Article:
Romero solves wind with 68 for Senior PGA lead
With stiff winds whipping across Kiawah Island, Eduardo Romero posted a 4-under 68 Thursday for the first-round lead at the 68th Senior PGA Championship. The Argentine made just one bogey to lead Japan's Joe Ozaki by one and Champions Tour rookie Chip Beck by two. Nick Price shot 71 in his Senior PGA Championship debut.
By T.J. Auclair, PGA.com Interactive Producer
KIAWAH ISLAND, S.C. -- With conditions that included wind gusts up to 30-plus mph in the first round of the 68th Senior PGA Championship, Kiawah Island's Ocean Course wasn't conducive to low scores on Thursday.
Argentina's Eduardo Romero teed off early and posted the low score of the first round -- a near-flawless, 4-under-par 68. That was one better than Japan's Joe Ozaki and two clear of Chip Beck on a day where only seven players in the 156-man field managed to crack the par-72 Pete Dye seaside beast.
Nick Price and 2006 Senior PGA Championship runner-up Brad Bryant were among a foursome at 1 under, while defending champion Jay Haas opened up with an even-par 72.
The lone blemish on Romero's card was the bogey he took on the 18th hole, where he came up a club short with his approach and then failed to get up and down.
"I hit the driver in the fairway, good putting, good concentration, very solid," said Romero, who has one Champions Tour win and nine European Tour wins to his credit. "And it's very good for me to start like this. Because normally I'm just a bad starter in all the tournaments and then I get better and better, but it's tough to do. But 4 under is perfect."
Romero's most brilliant birdie of the day was the one he made on the 439-yard 10th hole. Proving that wind isn't always a bad thing on the Ocean Course, the stocky Argentine unleashed a 360-yard drive downwind, flipped a lob-wedge to 3 feet and made the putt.
"It was a big, huge driver on No. 10," he said.
Romero said the wind wasn't much of a factor for him -- not because it wasn't there, but because he played in a lot of it growing up in his home country and also spent 22 years on the European Tour.
With no majors on his resume, Romero would love to win his first this week.
"It's a dream," he said. "To win this PGA for me is, I think it's one of the more important things in my life to win a PGA in America, fantastic. I will try hard. I'm very concentrating [sic] this week, I'm trying my best, because it's very, very important for my career to win the PGA."
Ozaki, a 35-time winner in Japan, shot 3-under 33 on his front nine. He had four birdies on the outward nine to go along with one bogey, which came at No. 2 on a three-putt.
"The front nine there wasn't much wind," Ozaki said through his caddie/interpreter Allen Turner. "But the back nine the wind came and I was able to make some nice pars and make some good putts at the end."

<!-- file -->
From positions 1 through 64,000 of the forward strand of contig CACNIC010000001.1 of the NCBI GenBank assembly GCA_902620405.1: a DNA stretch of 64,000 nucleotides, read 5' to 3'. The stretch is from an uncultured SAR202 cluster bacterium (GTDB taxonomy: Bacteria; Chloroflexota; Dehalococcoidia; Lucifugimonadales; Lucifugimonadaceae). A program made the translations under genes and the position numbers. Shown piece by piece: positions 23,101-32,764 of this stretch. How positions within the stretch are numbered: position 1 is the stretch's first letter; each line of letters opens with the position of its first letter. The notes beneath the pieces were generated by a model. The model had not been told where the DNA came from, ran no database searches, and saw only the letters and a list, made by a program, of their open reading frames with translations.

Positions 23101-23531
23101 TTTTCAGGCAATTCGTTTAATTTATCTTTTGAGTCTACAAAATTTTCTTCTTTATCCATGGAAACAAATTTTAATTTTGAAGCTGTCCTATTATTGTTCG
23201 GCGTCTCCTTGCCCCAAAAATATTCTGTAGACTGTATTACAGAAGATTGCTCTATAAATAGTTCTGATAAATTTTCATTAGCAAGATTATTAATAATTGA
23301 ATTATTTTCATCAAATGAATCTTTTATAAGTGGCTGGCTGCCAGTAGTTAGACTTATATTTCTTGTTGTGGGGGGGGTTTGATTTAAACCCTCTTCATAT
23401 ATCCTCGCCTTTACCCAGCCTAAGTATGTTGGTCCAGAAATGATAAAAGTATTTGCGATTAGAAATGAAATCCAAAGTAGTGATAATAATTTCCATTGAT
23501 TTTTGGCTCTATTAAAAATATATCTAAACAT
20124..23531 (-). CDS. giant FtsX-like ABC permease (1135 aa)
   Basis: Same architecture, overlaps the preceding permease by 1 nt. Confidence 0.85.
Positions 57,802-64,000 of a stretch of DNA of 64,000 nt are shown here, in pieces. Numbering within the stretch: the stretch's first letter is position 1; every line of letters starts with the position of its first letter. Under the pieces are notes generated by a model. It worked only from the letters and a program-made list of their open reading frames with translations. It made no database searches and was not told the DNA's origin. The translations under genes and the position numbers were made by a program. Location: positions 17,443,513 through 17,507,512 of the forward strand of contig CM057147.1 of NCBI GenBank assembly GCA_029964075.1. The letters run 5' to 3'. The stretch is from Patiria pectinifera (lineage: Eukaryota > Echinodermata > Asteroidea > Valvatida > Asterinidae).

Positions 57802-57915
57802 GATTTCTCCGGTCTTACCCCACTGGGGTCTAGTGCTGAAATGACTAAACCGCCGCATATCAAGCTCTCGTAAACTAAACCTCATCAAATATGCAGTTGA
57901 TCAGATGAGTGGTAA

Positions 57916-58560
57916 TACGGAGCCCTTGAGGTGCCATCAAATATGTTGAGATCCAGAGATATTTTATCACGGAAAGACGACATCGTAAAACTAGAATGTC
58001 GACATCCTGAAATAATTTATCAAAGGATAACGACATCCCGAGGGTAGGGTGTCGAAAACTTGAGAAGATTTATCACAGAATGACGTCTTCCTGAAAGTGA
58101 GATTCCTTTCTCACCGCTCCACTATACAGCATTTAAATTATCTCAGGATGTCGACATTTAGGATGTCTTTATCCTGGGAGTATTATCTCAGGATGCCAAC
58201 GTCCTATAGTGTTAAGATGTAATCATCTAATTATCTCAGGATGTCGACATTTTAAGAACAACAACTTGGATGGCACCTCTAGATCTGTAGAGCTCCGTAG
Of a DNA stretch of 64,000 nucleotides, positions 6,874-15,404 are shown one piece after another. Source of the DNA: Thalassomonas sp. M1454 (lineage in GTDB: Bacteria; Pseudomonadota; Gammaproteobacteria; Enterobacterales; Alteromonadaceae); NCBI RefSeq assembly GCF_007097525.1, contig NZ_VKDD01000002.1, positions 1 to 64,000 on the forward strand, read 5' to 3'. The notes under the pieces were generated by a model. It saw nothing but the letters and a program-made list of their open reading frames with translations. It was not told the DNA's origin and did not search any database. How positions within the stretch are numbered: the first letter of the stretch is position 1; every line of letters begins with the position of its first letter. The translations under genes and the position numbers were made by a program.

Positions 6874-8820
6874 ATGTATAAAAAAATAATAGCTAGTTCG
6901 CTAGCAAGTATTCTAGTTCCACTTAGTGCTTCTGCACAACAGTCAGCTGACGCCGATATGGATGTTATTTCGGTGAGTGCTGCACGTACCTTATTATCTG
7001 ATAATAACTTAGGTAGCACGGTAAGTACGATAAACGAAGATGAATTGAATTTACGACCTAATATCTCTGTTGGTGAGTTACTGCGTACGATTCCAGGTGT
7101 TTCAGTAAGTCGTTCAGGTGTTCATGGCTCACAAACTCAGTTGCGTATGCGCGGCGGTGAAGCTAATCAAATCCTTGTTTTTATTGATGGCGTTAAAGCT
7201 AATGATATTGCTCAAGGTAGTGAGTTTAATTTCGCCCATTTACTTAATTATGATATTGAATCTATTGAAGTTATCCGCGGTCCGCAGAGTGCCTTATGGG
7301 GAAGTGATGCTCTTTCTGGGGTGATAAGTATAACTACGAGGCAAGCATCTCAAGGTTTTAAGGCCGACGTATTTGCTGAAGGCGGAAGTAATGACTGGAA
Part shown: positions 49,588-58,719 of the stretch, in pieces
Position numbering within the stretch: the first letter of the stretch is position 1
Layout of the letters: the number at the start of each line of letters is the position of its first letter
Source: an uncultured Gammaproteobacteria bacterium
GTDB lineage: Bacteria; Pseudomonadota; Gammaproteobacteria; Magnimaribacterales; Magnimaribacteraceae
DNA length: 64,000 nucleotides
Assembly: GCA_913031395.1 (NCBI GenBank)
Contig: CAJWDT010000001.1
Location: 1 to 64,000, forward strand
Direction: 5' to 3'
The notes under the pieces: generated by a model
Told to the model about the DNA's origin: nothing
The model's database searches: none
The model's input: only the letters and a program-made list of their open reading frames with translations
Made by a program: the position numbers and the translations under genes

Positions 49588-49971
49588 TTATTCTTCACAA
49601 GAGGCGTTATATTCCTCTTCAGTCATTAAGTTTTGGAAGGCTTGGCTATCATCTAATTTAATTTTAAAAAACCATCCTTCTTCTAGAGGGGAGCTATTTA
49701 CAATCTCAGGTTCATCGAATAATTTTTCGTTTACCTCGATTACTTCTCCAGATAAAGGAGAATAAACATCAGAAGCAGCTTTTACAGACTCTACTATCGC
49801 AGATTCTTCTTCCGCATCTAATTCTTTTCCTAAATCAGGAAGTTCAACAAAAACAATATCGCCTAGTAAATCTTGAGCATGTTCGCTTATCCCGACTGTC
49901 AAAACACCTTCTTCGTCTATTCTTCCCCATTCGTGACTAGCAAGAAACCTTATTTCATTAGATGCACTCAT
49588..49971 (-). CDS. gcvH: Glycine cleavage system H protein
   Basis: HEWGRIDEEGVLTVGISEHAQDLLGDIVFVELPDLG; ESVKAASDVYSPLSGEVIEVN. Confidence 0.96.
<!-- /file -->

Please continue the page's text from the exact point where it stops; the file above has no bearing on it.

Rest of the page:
The 178-yard par-3 17th hole was the most difficult on Thursday, playing nearly a full shot over par with 52 bogeys, 18 double bogeys and seven scores worse than double bogey. One of those was the quintuple-bogey 8 that belonged to Pine Mountain, Ga., PGA Master Professional John Godwin, who shot a 10-over 82.
On the other end of the spectrum, Beck -- making his major championship debut on the Champions Tour this week and a member of the 1991 U.S. Ryder Cup team that won on this very course -- made an incredible birdie on No. 17 to position himself for the opening 2-under 70. He ripped a 3-iron off the tee straight into the wind and it stopped 11 feet from the hole. He made the putt for one of just five birdies recorded at No. 17 all day.
"Like most major championships you have to commit to where you want that ball to land and your target line into the green," Beck said. "That's, to me, the essence of a major championship. I was able to do that."
Like Beck, Price is also making his debut in a Champions Tour major this week. A three-time major winner back in his heyday in the mid-90s on the PGA TOUR, Price was happy with his start.
"I figured when the wind started blowing hard today that anywhere around par was going to be a good score," Price said. "Even a couple over today. You haven't shot yourself out of the tournament with that or the championship with that score. It's just one of those courses where you just have to keep the ball in play. Otherwise you're going to shoot a big number."
Bryant came to Kiawah Island fresh off a win last Sunday at the Regions Charity Classic, which was a successful title defense. He fell to Haas in the Senior PGA Championship at Oak Tree Golf Club in a three-hole playoff last year. One of the late starters on Thursday, Bryant credited his score to the plan formulated and carried out by he and his caddie.
"We came up with a formula that is right on," Bryant said. "We have got it ... if the wind stays exactly the same as it is, we know what the wind's doing. And so that worked out today. Going into the wind we added a certain yardage and pulled a certain yardage off when we were going downwind. And we were dead on every time."
The key to Bryant's 71 was his driving. He hit an eye-popping 13 of 14 fairways en route to his seventh consecutive sub-par round in an opening round on the Champions Tour in 2007.
"I just think that I'm fortunate today," he said. "I just went out today and I drove the ball just the best I've ever driven it. So it was kind of, from that standpoint it was actually pretty fun. It could be really a difficult day out there. But definitely my best driving round of the year."
Jeff Coston, winner of the 2006 Callaway Golf Senior PGA Professional National Championship, led the way for the club professionals on Thursday with his even-par 72.
"I had fun today," said Coston, who is playing in his first Senior PGA Championship. "I have a friend caddying for me whose been my friend for 20 years. It's nice hanging out at night."